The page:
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  4. Kevin Levin

    Richard, — The suggestion that a statue does not point to conclusions beyond the specifics is implict in the idea of commemorative object. Surely you don’t believe that the statue is meant simply as commentary on this relationship between Davis and Limber. If you do than we have very different views of how statues function in public spaces.

    I cited two recent studies because their authors are well respected in the field. Again I come back to the point that we simply have too little scholarship on this aspect of Davis’s family. Coski’s piece is a short commentary, but even he doesn’t draw any firm conclusions; in fact, it seems he raises additional questions about race relations. You say there is sufficient historical evidence. Well, what is that evidence? Be specific and be prepared to show how it demonstrates the preferred interpretation of the SCV. I have yet to see this evidence.

    You keep quoting Coski:

    “The evidence suggests that he was a member of the Davis family in the same way that slaves, servants, and other dependents were members of white families—with real mutual responsibility and affection.”

    Are you suggesting that this justifies a statue? I would love to know what Coski would think of your use of this passage.

    I also don’t understand why you bring up the Lincoln statue. First, as I mentioned in a previous post Tredegar had nothing to do with its placement, but it also has nothing directly to do with slavery and race. It was placed to mark his visit to Richmond, which was welcomed by the city’s black population. Lincoln is depicted with his biological son so there is no comparison. By the way, assuming you’ve visited the exhibit at Tredegar, they do an excellent job with portraying the complexity of L’s views on race and slavery. There is little that would count as heroic. To be honest, I shrug at those monuments which portray Lincoln with slaves at his knee. It tends to simplify his views on race/slavery and it obscures the role that slaves played in their own emancipation.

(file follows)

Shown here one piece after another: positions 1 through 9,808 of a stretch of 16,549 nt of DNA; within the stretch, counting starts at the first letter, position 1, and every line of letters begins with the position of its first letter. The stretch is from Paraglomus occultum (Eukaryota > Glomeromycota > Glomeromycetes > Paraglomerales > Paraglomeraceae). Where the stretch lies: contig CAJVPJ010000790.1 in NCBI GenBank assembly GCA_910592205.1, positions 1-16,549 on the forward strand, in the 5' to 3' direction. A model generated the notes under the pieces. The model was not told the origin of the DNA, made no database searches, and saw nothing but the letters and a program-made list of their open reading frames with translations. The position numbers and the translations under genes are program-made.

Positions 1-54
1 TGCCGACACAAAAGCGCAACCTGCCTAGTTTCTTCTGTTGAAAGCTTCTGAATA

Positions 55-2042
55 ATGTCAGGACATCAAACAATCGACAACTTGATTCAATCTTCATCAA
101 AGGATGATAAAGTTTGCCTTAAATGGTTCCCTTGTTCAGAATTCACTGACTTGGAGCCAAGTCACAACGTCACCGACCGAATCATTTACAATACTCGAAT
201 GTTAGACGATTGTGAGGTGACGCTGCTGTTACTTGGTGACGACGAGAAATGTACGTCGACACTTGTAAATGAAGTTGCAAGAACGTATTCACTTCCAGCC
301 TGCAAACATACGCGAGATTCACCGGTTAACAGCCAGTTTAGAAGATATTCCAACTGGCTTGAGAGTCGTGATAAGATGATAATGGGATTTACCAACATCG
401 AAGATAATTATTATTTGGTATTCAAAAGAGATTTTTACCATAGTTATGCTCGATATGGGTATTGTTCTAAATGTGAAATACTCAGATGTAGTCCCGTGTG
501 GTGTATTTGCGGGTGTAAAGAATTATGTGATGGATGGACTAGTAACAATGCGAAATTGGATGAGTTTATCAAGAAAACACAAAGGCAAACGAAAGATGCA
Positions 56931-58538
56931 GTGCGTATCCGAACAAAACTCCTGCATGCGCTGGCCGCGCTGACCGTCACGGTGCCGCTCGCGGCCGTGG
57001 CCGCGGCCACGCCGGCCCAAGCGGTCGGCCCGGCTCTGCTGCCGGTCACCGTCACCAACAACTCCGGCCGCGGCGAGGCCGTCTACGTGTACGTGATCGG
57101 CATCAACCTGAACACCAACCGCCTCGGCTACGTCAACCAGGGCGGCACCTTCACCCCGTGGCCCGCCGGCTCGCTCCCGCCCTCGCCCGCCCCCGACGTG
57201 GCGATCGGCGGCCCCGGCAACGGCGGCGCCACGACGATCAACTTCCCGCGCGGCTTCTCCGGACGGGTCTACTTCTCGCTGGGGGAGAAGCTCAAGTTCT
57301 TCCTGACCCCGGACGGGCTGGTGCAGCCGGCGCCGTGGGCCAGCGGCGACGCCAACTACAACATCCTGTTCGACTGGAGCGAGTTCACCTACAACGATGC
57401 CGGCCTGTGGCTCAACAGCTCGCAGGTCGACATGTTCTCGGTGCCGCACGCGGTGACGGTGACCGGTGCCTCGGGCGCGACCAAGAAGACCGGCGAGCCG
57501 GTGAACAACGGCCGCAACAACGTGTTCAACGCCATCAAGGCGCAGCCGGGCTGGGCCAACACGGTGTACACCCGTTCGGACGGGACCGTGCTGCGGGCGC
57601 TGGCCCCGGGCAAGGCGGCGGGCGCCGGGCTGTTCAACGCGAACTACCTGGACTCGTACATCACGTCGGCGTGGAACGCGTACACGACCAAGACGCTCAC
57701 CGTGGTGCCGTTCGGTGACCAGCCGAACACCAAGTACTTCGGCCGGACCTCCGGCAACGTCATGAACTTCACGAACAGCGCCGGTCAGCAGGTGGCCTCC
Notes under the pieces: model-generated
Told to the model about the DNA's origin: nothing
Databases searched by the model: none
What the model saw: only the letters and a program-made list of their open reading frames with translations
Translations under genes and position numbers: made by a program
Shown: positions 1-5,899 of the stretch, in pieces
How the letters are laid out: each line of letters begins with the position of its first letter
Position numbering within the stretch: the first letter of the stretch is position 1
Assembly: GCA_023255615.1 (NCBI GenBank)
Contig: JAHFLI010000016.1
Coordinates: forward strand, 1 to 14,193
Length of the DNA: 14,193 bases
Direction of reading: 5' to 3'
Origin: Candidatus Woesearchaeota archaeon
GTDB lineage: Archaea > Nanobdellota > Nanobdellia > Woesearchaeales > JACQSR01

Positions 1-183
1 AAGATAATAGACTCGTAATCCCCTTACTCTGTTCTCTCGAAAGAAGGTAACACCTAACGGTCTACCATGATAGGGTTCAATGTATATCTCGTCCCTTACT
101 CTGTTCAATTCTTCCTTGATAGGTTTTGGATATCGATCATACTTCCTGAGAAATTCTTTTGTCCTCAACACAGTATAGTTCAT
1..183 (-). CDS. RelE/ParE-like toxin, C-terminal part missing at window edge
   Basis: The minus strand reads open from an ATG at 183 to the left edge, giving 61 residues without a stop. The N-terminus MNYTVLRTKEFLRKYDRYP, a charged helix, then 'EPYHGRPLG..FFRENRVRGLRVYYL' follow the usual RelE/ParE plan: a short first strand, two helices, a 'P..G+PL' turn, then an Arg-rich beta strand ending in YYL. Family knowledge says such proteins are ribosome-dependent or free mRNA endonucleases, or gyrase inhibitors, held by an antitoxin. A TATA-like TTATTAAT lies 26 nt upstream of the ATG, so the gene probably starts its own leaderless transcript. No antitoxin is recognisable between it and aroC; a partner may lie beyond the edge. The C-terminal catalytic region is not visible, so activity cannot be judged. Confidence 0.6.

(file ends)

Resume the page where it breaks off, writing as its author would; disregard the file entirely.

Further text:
Finally, of course I agree that the Davis-Limber story should be told and for the reasons that Coski suggests, but to suggest that a statue of Davis holding his hand is the best way to go about it is simply unjustified. Once again, I don’t think this has much to do with history at all; rather it is part of the SCV’s broader project of distancing race and slavery from the history of the South and the Confederacy specifically.

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  5. Richard Williams

    Kevin:

    You ask:

    “Well, what is that evidence?”

    It’s cited in Coski’s piece. Coski’s remark speaks for itself. No need to repeat it. What John thinks of my use is irrelevant. He doesn’t own the facts. I have no idea whether or not he supports the statue and–no disrespect intended–I don’t really care.That’s not my point.

    (But now that I think about it, perhaps another possible place for the statue would be the grounds of the Confederate White House; since that is where they all lived. What would you think about that?)

    You write:

    “I also don’t understand why you bring up the Lincoln statue.”

    Because both men (as did most 19th century Americans) held similar views on race. The Davis critics seem to be selective in their concern that Davis’s views be fully aired while totally ignoring Lincoln’s. If Lincoln’s statue can be displayed respectfully, with a fuller examination of his views on race and slavery available in the museum, why couldn’t the same be done with the Davis statue?

    I visited Tredegar shortly after it first opened, but long before the Lincoln statue was placed. Regarding Davis, I think it would be appropriate to display an interpretative plaque with the Davis statue using a description and wording similar to what Coski states in his piece: